This Article Will Self-Destruct in 10 Seconds!
This Article Will Self-Destruct in 10 Seconds!
Add Fervent Urgency to Your Offer and See New Success
Let’s say this article had some critical, life-changing info. But it was self-destructing in 10 seconds! What would you do? Rush to take a full-page screenshot? Copy-and-paste the article? Click a button that says, “Deactivate the self-destruct”?
This is my way of showing a pillar of persuasive writing – URGENCY. It’s the U in the SUV Model for copywriting. It’ll drive your sales up the mountain like an unbreakable GMC Hummer SUV. Without urgency, your SUV will stall. Urgency is the fuel for this SUV. Urgency drives response rates and sales.
“In order to be a great marketer, you have to be focused and intense and look at scarcity, urgency, activity, and passion in the marketplace.” – Dave Ramsey, speaker, and radio host.
A man stands above an angry mob in a store. He waves an aluminum baseball bat menacingly at the crowd.
Another giant swarm gathers outside a Venture department store. They’re pushing against the entrance. The glass doors are vibrating in and out from the crush.
This is not a zombie movie. It’s a cold, early morning in late November 1983.
“One of the guys went out from the back… to find out why everyone was there…and says, ’Oh my gosh. They’re here for the dolls.’” – Tina Eardley, Venture department store worker. (source: Pixel Dan’s YouTube video “Tales from the Cabbage Patch Riots of 1983 | Toysplosion”)
They open the doors early to keep the glass doors from shattering. People swarm in.
What “doll” could cause such behavior?
This “doll” was the Cabbage Patch Kid.
“They’re one of a kind. They’re Cabbage Patch Kids. You can give them all of your love.” -Commercial jingle for Cabbage Patch Kids.
Love was not in the air amongst the crazed parents fighting for these dolls.
“What do we tell our girl, Christmas morning? What’re we supposed to say? You’ve been good, but Santa ran short! Is this what Christmas is about? A full-grown woman taking a doll out of a child’s hands?!?” – Mother relating her Cabbage Patch horror story. (source: Eyewitness News ABC7NY’s YouTube video “SEE IT: The wild story of the Cabbage Patch Kid Riots of 1983”)
“These two women had each other by the hair…yanking each other’s hair to get this doll that was between them.” – Tina Eardley, Cabbage Patch Riots Survivor.
I’m a copywriter that has seen urgency increase response rates. Copywriters must move readers to take action – the sooner, the better.
Urgency is one of the pillars of persuasive writing and sales. What can the Cabbage Patch Kids craze teach us about urgency?
Urgency fueled the huge success of the Cabbage Patch Kids. The first part of urgency is scarcity, and the Cabbage Patch Kids had it.
Only 3 million Cabbage Patch Kids were available in 1983. The USA had about 33 million kids, and they all seemed to want one. That’s one Cabbage Patch doll for every 11 kids.
Making things scarcer, each Cabbage Patch was one of a kind. Each kid had a unique stamp, features, first-and-middle-name combo, and birth certificate. The new adoptive “parent” got to give them their last name.
The second factor of urgency is a deadline. All these parents had the hard deadline of Christmas or Hanukkah. Those Cabbage Patch dolls had to show up in time. The kids would make it an Unhappy Hanukkah and Scary Christmas otherwise.
The final urgency factor is a “Call To Action” or CTA. The Cabbage Patch marketing campaign asked kids and parents to give the dolls their love and a home. This call to action was clear and emotional.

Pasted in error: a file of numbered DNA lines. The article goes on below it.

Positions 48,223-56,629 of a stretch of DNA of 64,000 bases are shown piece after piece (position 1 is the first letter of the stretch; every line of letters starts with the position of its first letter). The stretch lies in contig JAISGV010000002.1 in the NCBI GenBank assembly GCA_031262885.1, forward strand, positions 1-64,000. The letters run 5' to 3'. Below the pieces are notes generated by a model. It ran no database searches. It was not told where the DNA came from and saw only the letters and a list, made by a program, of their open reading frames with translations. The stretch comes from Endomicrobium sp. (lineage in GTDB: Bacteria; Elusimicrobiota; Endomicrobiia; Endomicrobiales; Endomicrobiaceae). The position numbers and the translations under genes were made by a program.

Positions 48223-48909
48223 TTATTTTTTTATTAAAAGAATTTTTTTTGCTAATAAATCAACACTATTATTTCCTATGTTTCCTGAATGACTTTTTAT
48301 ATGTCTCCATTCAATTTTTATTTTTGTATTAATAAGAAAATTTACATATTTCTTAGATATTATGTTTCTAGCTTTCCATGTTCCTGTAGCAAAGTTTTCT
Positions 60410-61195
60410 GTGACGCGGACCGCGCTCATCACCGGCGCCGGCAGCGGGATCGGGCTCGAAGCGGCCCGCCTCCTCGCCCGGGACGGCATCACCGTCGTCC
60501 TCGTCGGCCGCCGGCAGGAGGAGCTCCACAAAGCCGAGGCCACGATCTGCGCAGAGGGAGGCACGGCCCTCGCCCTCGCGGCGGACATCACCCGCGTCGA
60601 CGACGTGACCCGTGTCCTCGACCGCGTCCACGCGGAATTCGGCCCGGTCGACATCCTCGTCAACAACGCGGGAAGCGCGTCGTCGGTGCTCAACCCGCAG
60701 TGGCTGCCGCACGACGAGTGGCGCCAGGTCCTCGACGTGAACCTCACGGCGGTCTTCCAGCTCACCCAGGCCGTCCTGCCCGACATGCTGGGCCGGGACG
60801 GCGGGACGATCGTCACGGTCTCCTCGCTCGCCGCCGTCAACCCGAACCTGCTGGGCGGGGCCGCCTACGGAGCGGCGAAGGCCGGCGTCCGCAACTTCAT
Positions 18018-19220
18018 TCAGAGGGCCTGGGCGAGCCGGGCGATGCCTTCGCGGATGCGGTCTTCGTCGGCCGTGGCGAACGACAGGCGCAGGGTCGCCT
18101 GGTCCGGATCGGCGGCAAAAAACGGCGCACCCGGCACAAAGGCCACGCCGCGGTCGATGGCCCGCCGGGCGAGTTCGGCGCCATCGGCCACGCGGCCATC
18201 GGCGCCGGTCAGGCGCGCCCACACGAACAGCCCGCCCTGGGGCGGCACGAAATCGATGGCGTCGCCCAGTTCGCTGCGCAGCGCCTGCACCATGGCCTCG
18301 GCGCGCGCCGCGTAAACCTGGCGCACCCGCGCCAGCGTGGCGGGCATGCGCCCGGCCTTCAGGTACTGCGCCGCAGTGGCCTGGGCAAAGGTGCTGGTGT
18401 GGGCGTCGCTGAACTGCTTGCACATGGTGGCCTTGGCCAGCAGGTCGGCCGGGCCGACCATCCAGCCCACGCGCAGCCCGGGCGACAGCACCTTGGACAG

Take action now to boost your response rates. Put these 3 simple actions to work in your business:
Action #1: Scarcity. Put a limit on what you are offering. If it’s an info product, offer a limited bonus: only the first 30 orders include a coaching call. Highlight the limited number of spaces available in an offer. Explain this on something like ensuring great support for each person taking action.
Humans prize scarce items. Think diamonds over dirt; gold over lead. How is your product scarce? How can you inject scarcity into your offer?
Action #2: Deadline. Give them a limited amount of time before a special offer expires. Master copywriter Joshua T. Boswell has seen 80% of sales come during the final third of an offer period. A deadline gives a busy person something to mark on a calendar. They can set a reminder for it.
Add a countdown clock to your emails, webpages, and more. Add a “quantity left” indicator. This could be a simple “number left” or visual. Create a status bar showing the amount left.
Action #3: Call to Action. We respond to a command. We’ve been conditioned only to respond when given a call to action. Lead them by showing what to do next. Giving a clear call to action hugely increases response rates. Find ways to add emotion to your call to action. Remember the Cabbage Patch example of giving the kid your love and a home.
“Every sale has 5 basic obstacles: no need, no money, no hurry, no desire, no trust.” – Zig Ziglar, author/salesman/speaker
Let me add this:
“To remove the sales obstacle of ‘no hurry,’ use urgency.” – Charles Polanski, the copywriter who just made up this quote.
About Charles Polanski: I help B2B: SaaS/Software companies. Need a creative freelance copywriter? Let's talk: https://www.ChuckSki.com/contact
(Baseball-bat-guy photo is a screenshot from the Eyewitness News ABC7NY’s YouTube video “SEE IT: The wild story of the Cabbage Patch Kid Riots of 1983”. The Cabbage Patch Kid in a box is adapted from an Etsy ad from OurRetroReflections called "Cabbage Patch Doll - Boy - 1983 - WITH BOX - Chet Boyd - Cabbage Patch Kids - Birth Certificate - Blonde Hair - Blue Eyes - Vintage". All other images from the book “Fantasy : the incredible Cabbage Patch phenomenon” by William Hoffman.)